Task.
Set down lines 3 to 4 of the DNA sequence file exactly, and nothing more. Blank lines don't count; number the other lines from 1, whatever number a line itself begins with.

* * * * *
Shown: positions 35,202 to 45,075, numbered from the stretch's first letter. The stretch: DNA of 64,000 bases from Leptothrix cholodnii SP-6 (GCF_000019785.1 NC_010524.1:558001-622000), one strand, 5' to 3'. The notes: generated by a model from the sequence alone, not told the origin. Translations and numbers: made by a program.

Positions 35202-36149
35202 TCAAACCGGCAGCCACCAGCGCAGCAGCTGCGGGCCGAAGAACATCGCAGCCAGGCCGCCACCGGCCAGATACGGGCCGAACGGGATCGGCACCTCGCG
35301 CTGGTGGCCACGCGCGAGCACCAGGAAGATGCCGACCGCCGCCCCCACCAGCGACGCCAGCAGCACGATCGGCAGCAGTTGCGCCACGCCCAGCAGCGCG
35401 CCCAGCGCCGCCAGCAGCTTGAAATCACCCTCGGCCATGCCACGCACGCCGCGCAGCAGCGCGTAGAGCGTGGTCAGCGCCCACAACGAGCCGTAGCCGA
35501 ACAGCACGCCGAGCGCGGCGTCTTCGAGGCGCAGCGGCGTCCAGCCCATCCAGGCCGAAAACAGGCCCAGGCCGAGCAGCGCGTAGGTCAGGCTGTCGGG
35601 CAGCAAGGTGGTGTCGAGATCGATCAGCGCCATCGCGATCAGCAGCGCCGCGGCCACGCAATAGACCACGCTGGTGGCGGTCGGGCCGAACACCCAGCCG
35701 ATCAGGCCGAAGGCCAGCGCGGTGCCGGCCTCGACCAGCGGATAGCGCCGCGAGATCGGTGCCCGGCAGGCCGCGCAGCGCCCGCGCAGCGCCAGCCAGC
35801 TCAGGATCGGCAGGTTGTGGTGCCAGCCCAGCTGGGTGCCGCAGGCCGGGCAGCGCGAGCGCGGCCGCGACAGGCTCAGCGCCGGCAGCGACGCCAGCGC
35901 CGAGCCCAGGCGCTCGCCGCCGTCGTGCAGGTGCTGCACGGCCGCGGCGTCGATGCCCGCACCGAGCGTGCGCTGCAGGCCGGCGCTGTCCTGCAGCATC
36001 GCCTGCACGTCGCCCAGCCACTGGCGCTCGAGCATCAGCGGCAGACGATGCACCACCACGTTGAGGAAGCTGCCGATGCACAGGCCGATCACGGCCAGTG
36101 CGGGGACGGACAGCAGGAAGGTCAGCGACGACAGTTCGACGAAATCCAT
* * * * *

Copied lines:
35202 TCAAACCGGCAGCCACCAGCGCAGCAGCTGCGGGCCGAAGAACATCGCAGCCAGGCCGCCACCGGCCAGATACGGGCCGAACGGGATCGGCACCTCGCG
35301 CTGGTGGCCACGCGCGAGCACCAGGAAGATGCCGACCGCCGCCCCCACCAGCGACGCCAGCAGCACGATCGGCAGCAGTTGCGCCACGCCCAGCAGCGCG